There has been some research into the use of ultrasound for short-term disruption of the blood-brain barrier, to allow medication through without excessive delivery of unwanted materials into the central nervous system. In the course of this line of work, researchers observed that ultrasound treatments resulted in improved cognitive function in mice. Here, it is suggested that this has nothing to do with the blood-brain barrier effects, but instead it is in some way upregulating neurogenesis, the production of new neurons and their integration into neural circuits in memory-related areas of the brain. The present view on neurogenesis is that more of it would be a good thing, even in youth, and the decline of neurogenesis with age is an unfortunate outcome that should be prevented. Might suitable ultrasound treatments have a large enough effect to matter in humans? Perhaps; it is certainly an interesting proposal.
The idea that sound waves knocking at the skull could boost memory continues to sound far-fetched to many Alzheimer's researchers, but researchers report that scanning ultrasound improved synaptic signaling, increased neurogenesis, and sharpened spatial memory in old wild-type mice. Importantly, this worked without breaching the blood-brain barrier, a commonly used ultrasound trick to provoke a brain response. Whether this technique is appropriate for people remains to be seen, though early stage clinical trials in older adults indicate it may be safe.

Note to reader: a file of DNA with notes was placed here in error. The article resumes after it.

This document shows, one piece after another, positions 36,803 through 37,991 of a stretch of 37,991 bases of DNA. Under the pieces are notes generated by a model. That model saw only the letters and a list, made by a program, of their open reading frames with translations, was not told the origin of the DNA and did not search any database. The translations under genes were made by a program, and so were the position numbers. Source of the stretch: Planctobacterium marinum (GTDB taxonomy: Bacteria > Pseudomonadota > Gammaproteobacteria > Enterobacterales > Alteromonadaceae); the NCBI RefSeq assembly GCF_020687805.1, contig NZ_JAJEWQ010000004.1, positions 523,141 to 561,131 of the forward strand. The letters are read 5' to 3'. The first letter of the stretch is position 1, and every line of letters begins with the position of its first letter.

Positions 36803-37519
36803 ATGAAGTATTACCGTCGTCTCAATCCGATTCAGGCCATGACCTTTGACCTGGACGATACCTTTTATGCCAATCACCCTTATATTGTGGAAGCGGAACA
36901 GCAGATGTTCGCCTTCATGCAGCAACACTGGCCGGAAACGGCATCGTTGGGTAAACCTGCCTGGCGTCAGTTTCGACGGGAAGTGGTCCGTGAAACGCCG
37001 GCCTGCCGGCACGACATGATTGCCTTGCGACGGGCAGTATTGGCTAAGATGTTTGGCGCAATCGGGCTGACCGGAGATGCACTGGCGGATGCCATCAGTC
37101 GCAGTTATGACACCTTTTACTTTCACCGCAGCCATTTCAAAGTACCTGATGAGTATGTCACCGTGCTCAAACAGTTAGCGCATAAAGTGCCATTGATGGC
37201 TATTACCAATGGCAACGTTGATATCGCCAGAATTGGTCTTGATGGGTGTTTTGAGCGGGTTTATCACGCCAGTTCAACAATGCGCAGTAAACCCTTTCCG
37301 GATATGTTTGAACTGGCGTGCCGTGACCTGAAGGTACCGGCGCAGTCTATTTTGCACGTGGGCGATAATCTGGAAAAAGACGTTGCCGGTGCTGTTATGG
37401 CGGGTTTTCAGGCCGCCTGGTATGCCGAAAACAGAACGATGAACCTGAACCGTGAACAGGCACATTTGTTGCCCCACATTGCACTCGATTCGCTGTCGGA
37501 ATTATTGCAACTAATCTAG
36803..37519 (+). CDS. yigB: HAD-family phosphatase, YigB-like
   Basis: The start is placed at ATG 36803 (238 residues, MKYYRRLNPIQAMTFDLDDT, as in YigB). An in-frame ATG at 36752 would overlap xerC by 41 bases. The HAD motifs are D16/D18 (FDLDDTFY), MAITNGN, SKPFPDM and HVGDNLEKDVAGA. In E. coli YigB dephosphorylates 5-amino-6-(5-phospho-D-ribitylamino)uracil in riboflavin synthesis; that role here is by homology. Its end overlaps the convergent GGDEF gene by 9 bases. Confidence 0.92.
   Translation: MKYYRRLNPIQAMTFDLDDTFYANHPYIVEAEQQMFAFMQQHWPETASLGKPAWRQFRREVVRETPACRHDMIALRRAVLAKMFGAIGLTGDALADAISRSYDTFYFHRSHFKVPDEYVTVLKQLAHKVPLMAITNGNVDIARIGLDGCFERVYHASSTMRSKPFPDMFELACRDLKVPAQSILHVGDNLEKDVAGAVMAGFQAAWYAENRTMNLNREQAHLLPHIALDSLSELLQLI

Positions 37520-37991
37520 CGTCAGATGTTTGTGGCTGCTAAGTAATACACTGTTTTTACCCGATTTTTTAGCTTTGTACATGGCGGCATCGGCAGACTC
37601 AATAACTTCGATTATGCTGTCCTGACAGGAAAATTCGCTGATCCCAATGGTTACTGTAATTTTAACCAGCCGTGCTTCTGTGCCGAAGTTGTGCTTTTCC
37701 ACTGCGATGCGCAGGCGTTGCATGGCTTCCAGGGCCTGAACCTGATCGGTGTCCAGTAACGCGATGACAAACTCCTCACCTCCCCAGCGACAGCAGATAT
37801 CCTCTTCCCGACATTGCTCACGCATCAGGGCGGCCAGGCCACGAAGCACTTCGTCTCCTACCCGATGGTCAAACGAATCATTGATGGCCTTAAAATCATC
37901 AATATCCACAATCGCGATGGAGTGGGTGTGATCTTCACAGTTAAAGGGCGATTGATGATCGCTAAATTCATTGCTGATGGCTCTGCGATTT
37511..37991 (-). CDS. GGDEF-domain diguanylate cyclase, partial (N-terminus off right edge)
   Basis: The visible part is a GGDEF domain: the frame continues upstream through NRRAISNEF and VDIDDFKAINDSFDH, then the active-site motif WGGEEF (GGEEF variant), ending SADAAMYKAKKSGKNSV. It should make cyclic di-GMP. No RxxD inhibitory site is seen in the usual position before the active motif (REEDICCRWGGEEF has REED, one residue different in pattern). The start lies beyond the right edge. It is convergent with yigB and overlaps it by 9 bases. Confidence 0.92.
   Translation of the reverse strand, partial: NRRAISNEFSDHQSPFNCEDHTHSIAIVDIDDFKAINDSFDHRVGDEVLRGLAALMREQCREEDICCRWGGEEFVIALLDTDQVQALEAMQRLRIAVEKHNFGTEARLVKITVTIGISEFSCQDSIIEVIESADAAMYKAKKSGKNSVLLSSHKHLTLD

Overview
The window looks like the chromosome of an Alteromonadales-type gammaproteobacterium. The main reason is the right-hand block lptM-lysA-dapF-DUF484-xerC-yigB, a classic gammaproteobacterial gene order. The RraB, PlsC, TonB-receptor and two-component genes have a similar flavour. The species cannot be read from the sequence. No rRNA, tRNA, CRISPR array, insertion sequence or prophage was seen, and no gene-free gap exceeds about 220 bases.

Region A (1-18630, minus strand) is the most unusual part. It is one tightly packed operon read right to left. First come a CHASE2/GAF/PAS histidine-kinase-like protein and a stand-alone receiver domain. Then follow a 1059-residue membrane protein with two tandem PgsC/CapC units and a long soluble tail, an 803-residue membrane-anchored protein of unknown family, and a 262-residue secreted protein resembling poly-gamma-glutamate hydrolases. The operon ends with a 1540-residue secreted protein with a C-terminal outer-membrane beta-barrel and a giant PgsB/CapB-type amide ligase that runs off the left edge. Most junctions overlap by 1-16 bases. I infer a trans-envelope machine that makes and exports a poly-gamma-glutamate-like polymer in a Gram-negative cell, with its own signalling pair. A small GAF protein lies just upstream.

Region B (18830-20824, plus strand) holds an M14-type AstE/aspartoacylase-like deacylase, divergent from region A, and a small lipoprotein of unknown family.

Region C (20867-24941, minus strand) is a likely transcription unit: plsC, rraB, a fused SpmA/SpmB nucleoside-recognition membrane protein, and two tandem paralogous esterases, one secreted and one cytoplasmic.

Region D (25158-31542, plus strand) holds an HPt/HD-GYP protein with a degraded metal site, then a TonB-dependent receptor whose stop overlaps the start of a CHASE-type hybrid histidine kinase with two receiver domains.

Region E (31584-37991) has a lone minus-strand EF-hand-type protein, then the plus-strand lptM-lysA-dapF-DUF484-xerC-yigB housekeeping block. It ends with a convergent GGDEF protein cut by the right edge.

Previous work had suggested ultrasound somehow opens TRPA1 calcium channels in astrocytes, which then release glutamate to activate NMDA receptors on nearby neurons. Researchers looked for signs of astrocyte-mediated activation in mouse hippocampal tissue via Western blots, and found that tissue from mice exposed to ultrasound contained more TRPA1 than tissue from control.
Evidence of NMDA activation came when the scientists separated hippocampal tissue into total and postsynaptic fractions. In the postsynaptic fraction, ultrasound had bumped up the amount of NR2B, a subunit of NMDA receptors that is needed for long-term potentiation (LTP), a form of synaptic plasticity. LTP is crucial for learning and memory and by 20 months of age, it has faded. However, the scanning ultrasound had restored LTP in aged mice, as judged by evoked potentials in hippocampal slices. Based on dentate gyrus expression of doublecortin, a marker of new neurons, the authors concluded that ultrasound upped neurogenesis 13-fold. The scientists did not track how long the memory changes lasted. "Because there are changes at the NDMA receptor level, my gut feeling is that ultrasound leads to long-lasting changes."